I was just trying something with a mosquito zapper (the racket type) and experienced something.

You see, there are three "nets" in a mosquito zapper. When any one of the outer nets comes in contact with the net in the middle, a spark is seen.

I took my compass (the one used for drawing circles) and a metallic pen and attached the compass to the net in the middle and the metallic pen to one of the outer nets. I was bare feet and they were touching the ground. I had pressed the racket's on button before doing this. As soon as I touched the pen and the compass, I expected to see a spark between them but something else happened. I felt like someone punched me pretty hard with both of his fists in the back. I screamed as a response. I was shaking after this.

Did the current flow through my body first as I was in direct contact with the earth? How dangerous could it have been?

  • $\begingroup$ Did you remove anything from the zapper in order to do your experiment? $\endgroup$
    – Bob D
    Apr 29, 2020 at 11:31
  • $\begingroup$ @BobD Not a thing, it was in the same condition as it was in when bought. $\endgroup$ Apr 29, 2020 at 11:32
  • 1
    $\begingroup$ Electrical devices are not toys to experiment with. I strongly advise everyone to be extremely cautious with them. Even mundane looking devices can have e.g. capacitors capable of killing if discharged accidentally. This has happened with e.g. battery operated camera flashes - it doesn't have to be a mains device and the device does not even have to be on. $\endgroup$ Apr 29, 2020 at 12:28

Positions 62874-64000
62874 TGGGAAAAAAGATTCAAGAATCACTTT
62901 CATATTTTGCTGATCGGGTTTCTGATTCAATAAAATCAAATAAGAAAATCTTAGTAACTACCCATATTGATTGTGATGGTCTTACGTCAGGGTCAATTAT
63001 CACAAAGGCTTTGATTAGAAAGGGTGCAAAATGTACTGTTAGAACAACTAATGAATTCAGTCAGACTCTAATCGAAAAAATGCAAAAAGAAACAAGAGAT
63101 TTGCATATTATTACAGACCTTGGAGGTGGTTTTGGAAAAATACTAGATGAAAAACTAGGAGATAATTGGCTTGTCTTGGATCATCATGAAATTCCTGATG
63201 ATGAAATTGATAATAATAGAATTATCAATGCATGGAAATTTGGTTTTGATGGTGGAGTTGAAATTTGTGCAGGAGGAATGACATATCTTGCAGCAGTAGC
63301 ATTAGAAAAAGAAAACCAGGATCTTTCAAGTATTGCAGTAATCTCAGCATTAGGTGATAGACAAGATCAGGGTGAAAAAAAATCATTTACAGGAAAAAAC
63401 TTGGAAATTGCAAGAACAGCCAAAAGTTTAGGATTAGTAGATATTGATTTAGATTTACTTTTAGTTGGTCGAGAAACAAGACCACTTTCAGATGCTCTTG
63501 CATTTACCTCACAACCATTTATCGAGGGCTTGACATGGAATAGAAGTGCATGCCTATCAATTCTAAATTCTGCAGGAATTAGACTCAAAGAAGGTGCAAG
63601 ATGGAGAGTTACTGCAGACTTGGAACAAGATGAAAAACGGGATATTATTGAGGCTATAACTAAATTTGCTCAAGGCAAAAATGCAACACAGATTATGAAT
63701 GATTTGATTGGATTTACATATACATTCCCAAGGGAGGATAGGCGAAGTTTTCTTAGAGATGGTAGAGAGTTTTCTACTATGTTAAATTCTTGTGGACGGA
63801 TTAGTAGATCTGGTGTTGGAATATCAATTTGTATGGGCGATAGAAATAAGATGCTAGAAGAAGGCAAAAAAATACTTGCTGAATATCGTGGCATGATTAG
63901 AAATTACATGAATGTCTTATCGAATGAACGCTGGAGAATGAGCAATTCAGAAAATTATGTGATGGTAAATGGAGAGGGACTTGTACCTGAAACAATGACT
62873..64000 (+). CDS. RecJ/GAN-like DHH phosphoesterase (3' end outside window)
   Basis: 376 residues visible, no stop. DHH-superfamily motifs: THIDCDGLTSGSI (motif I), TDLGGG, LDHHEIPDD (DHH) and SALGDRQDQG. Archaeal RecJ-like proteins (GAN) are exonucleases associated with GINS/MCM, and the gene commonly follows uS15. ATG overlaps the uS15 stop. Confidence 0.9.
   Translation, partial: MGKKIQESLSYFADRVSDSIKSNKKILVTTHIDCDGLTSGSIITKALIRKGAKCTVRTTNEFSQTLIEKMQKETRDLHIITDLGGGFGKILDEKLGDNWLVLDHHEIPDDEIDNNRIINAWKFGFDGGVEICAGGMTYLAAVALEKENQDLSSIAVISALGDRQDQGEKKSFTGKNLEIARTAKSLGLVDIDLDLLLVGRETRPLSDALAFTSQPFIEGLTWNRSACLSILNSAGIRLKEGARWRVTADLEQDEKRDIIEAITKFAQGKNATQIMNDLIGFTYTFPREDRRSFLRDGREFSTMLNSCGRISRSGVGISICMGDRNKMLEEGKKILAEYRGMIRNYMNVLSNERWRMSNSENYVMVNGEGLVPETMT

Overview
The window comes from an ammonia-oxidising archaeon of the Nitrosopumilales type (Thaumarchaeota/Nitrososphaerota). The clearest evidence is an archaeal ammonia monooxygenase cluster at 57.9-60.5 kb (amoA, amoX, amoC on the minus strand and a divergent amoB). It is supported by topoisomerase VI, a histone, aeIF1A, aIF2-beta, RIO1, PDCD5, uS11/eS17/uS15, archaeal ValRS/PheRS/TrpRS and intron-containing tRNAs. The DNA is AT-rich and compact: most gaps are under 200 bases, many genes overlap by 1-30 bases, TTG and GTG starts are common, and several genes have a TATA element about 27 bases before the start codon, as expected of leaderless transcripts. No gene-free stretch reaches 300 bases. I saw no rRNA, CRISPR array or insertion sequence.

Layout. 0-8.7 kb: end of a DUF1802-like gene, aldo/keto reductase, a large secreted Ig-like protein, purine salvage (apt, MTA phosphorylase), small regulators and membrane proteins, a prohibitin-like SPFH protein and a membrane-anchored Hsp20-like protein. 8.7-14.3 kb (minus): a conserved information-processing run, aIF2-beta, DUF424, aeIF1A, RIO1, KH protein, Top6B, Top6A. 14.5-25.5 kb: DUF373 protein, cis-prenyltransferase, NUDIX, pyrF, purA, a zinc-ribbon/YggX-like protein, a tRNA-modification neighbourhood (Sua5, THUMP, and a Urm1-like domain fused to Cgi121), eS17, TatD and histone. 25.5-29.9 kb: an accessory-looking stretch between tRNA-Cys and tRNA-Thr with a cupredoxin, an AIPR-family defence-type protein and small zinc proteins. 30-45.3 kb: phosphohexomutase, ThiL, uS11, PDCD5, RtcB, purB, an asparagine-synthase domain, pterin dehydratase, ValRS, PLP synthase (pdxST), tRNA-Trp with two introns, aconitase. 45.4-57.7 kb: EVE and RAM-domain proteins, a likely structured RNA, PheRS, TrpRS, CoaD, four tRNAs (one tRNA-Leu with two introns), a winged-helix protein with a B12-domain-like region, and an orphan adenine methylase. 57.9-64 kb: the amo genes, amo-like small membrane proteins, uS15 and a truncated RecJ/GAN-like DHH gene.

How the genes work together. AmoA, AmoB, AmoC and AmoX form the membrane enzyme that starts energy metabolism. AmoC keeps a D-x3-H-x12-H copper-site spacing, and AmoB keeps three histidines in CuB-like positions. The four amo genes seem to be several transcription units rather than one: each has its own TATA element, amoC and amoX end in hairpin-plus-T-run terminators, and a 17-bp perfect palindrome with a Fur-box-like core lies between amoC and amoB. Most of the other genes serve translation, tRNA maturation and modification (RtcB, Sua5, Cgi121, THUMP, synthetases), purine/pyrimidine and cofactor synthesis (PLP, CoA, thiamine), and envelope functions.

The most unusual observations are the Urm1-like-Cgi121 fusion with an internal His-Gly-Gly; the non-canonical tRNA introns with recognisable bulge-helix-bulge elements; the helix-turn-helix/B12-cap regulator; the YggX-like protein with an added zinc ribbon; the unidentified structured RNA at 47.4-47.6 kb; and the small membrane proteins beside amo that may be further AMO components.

• $\begingroup$ An interesting question is why it felt like someone punched you pretty hard with both of his fists in the back. I would guess a spark occurred there, so the current would then have exited at your back instead of your feet. So the question is, were you sitting on a chair, did the back rest have a metal edge, and was there bare skin exposed near that metal? (Obviously no simultaneous spark would occur from the zapper to your hand, due to the intermediary compass) $\endgroup$
    – jkien
    Apr 29, 2020 at 15:29
  • $\begingroup$ @jkien I just realized something. The compass and the metallic pen did not meet. If they would have met, then the electric discharge would have occurred between them (I have tried this using wires and I was properly insulated back then). Instead, I became the mosquito (kind of). I think that the charge didn't even flow to the ground and my feet might have been on a mat beneath (I'm not sure about that). Maybe (and most probably), the charge did flow through my body and discharged while doing so (if that's possible). $\endgroup$ Apr 30, 2020 at 11:00

2 Answers 2


I am by no means an expert in physics, but from what you described it seems clear that the current flowed through the compass, through you and then to earth.

The spark only occurs when the 'easiest' way for the circuit to complete is by jumping from one net to the other (like when a mosquito bridges the gap). One net is at a high potential, the other is at a low potential. Similar to how water at the top of a waterfall flows, when you bridge the gap current flows.